2017 Artist in Residence
As a former student at Naresuan University in Thailand’s northern province of Phitsanulok, young artist Chatsayarot Inkupchan initially struggled to find the right creative approach. She experimented with several artistic styles and techniques before homing in on Op Art, a movement that became popular in the mid-1960s and which focused on optical illusions manifested through non-objective imagery.
With its precise linear compositions and visual trickery, the artist found appeal in the formal methodologies of Op Art in what she considers “ a perfection through its refined discipline and complex procedures”.Harnessing the visual interferences of Op Art, Chatsayarot debunks the conceptual goals of the ‘movement’ by using linear surfaces as an optical veil for her penetrating emotive “portraits”.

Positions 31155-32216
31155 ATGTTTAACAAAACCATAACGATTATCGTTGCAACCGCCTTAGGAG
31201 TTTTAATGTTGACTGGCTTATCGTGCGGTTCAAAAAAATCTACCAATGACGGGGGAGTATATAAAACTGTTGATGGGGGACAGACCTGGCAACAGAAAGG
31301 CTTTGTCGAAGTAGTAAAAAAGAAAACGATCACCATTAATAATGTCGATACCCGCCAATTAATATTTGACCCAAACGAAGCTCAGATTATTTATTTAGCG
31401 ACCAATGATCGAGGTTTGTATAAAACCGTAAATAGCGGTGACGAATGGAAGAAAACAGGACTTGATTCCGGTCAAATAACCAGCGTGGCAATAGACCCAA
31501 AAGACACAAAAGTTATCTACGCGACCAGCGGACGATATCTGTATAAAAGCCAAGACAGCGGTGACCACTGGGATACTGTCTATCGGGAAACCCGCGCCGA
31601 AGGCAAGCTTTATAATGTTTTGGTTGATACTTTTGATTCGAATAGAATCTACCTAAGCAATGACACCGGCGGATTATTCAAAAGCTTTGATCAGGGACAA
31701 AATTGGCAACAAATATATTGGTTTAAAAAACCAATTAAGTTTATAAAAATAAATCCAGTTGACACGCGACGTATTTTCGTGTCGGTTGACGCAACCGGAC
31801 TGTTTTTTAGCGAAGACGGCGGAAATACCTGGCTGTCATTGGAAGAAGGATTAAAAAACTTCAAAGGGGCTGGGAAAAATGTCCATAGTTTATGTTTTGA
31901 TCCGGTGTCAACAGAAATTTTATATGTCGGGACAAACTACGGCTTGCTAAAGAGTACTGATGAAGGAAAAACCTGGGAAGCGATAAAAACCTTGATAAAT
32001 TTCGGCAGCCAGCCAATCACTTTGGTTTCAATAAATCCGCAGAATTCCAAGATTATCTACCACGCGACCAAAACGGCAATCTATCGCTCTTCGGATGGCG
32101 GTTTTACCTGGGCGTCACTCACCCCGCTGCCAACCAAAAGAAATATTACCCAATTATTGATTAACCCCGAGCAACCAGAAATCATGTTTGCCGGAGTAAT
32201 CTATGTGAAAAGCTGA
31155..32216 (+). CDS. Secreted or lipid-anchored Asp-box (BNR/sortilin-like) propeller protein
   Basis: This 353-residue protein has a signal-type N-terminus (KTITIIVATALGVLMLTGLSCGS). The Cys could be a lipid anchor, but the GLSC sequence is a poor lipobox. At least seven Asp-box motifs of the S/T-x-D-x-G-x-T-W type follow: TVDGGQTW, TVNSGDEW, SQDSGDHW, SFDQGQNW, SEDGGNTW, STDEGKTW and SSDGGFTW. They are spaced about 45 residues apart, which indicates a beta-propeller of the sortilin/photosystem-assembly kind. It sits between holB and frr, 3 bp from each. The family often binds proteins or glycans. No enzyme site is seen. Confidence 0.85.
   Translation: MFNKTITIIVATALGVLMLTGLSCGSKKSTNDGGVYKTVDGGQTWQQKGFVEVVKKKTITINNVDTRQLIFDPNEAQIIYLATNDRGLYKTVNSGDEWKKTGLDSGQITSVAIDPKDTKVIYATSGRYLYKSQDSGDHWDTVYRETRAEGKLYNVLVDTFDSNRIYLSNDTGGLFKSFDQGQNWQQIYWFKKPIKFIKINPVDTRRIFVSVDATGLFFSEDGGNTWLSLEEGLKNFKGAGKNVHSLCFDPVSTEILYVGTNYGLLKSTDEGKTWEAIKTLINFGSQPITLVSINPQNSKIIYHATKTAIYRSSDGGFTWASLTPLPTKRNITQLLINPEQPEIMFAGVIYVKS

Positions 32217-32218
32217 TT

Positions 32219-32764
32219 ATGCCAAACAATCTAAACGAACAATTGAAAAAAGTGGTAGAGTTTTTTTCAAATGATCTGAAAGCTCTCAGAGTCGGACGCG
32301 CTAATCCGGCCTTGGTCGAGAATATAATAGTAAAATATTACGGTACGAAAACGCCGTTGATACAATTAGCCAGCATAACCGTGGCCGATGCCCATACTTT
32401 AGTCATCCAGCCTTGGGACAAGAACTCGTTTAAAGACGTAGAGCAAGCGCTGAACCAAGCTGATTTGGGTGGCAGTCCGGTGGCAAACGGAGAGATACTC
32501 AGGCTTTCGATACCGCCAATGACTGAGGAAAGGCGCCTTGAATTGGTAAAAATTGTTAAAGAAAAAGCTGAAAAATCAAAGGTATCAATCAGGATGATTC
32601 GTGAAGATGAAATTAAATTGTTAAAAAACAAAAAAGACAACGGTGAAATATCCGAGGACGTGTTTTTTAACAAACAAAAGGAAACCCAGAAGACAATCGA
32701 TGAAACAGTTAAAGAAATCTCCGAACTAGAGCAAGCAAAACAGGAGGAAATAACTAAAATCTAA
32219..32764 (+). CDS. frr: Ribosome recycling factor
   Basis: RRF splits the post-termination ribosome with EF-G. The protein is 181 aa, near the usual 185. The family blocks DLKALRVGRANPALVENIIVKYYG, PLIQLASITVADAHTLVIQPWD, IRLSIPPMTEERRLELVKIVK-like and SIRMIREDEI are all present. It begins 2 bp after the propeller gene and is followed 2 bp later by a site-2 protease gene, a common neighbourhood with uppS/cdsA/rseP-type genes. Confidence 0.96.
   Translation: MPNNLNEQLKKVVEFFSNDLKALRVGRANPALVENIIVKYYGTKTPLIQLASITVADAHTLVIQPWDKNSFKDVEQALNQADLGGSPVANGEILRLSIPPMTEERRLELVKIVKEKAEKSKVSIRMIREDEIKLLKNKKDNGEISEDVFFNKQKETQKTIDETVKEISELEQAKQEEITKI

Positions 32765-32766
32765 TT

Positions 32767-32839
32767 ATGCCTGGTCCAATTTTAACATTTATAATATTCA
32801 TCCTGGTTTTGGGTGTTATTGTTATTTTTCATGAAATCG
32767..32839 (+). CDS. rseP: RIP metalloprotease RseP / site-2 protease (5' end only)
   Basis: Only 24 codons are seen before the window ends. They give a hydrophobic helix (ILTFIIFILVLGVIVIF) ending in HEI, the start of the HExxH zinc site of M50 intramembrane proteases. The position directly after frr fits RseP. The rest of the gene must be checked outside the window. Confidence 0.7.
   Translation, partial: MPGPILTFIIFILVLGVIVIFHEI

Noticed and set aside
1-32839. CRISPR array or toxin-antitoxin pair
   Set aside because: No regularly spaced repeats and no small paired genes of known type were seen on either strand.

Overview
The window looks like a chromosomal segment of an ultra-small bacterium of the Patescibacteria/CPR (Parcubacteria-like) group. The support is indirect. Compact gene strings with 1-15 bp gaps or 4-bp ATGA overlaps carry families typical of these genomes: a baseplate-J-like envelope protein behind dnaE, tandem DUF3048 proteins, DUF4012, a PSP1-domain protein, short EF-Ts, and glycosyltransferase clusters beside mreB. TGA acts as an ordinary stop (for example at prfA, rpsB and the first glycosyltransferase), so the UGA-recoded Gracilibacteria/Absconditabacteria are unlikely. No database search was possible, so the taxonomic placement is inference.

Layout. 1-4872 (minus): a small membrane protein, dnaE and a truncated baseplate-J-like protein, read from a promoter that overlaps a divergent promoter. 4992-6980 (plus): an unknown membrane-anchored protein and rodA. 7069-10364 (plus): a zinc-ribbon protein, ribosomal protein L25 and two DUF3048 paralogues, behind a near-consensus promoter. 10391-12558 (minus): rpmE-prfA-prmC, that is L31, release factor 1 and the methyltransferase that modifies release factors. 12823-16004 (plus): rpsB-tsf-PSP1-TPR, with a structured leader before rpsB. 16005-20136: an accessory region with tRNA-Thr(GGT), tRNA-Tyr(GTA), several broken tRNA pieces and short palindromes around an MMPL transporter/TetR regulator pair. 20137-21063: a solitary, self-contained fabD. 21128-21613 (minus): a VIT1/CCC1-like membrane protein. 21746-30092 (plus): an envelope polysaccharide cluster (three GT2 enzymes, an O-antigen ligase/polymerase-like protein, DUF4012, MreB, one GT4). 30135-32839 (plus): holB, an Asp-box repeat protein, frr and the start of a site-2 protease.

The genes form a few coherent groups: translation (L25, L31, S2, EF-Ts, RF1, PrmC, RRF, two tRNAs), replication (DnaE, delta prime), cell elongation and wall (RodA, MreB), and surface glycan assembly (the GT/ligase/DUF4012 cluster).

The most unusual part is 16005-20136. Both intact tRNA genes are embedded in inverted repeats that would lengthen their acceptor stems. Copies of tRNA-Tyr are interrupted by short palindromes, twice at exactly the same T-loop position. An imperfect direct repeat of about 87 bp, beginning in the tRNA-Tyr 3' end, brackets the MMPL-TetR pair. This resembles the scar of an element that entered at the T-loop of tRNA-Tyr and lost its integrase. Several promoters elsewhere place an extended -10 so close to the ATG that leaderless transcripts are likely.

The unique combination of the model’s physiognomy and the responding undulations from the overlaid cloth shroud, create a specific facial mapping that could be interpreted as a psychological topography. While the more serene expressions she depicts are reminiscent of traditional death masks, the artist hopes that the living will see these works and gain a better connection to their own emotional countenance.
While the artist has made no connection as such, the more agitated psychological masks with their striped monochrome layering are evocative to historical Euro-American incarceration uniforms. Initially an inward exploration by Chatsayarot to gain “clarity” of her individual emotions, “the linear masks are used to emphasize the feeling of being under pressure, caged, or controlled”, viewers might read the striped canvases as analogous to society’s growing sense of collective confinement.
Mental State Under Pressure No.3, Oil on canvas, 121x 157 cm, 2016
Mental State Under Pressure No.2, Oil on canvas, 122x 162 cm, 2016
Mental State Under Pressure No.1, Oil on canvas, 140x 160 cm, 2016